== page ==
guidelines for treatment of several infections make situation even worse. It is
observed that some people demand antibiotics or stealthily use them for minor
viral problems.  Wise use of antibiotics
should be done or there will be no drugs available in the future for treatment.
There is a need of wide pan india studies on emerging resistance of antibiotics
as well as very strict antibiotics policy. Each and every hospital must have
its own local antibiogram mentioning empirical therapy options.

Our
study advises higher generation cephalosporins with ?-lactamase inhibitor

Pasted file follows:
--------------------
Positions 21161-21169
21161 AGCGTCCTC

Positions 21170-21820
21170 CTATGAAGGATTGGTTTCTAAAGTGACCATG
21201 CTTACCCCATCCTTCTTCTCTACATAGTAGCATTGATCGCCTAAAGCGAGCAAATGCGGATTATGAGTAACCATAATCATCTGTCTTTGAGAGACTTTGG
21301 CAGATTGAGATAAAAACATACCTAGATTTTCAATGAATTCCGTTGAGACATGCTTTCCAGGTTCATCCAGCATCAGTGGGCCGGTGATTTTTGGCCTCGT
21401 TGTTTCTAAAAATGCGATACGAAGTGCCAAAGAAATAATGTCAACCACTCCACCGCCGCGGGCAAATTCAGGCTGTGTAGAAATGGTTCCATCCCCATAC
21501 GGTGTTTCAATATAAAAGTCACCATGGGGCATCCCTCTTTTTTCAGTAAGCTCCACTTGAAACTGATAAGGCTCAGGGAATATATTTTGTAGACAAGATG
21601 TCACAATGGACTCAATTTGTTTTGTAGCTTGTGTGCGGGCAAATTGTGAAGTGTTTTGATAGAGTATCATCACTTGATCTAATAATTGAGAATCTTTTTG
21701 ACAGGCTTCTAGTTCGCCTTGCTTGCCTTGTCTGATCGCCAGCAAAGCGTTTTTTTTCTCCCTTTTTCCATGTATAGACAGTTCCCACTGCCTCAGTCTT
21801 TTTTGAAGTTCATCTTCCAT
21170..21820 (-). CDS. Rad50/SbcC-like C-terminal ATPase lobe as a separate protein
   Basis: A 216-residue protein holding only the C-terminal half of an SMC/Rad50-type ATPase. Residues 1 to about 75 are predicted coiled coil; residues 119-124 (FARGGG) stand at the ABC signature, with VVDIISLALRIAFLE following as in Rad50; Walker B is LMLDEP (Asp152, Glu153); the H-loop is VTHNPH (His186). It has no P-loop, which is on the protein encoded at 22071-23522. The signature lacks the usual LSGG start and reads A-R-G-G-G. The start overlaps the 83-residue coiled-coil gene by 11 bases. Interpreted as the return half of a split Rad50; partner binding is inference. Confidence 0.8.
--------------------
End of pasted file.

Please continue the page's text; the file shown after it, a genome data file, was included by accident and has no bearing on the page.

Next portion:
combination for empirical treatment. Vancomycin should be added to cover
Gram-positive ones. Reserve drugs should be kept for delay in improvement.
Strict hand washing and isolation of sepsis patients will help decrease the
emergence of nosocomial strains. Other possible strategies to reduce the load
of neonatal sepsis like barrier nursing, promotion of clean deliveries,
exclusive breast feeding, rationalization of admissions to and discharge from
neonatal units should be adapted for fighting antibiotics resistances. Decrease
in the CONS isolates can be done by proper skin treatment before collection of
blood, reducing the duration of central and peripheral blood lines.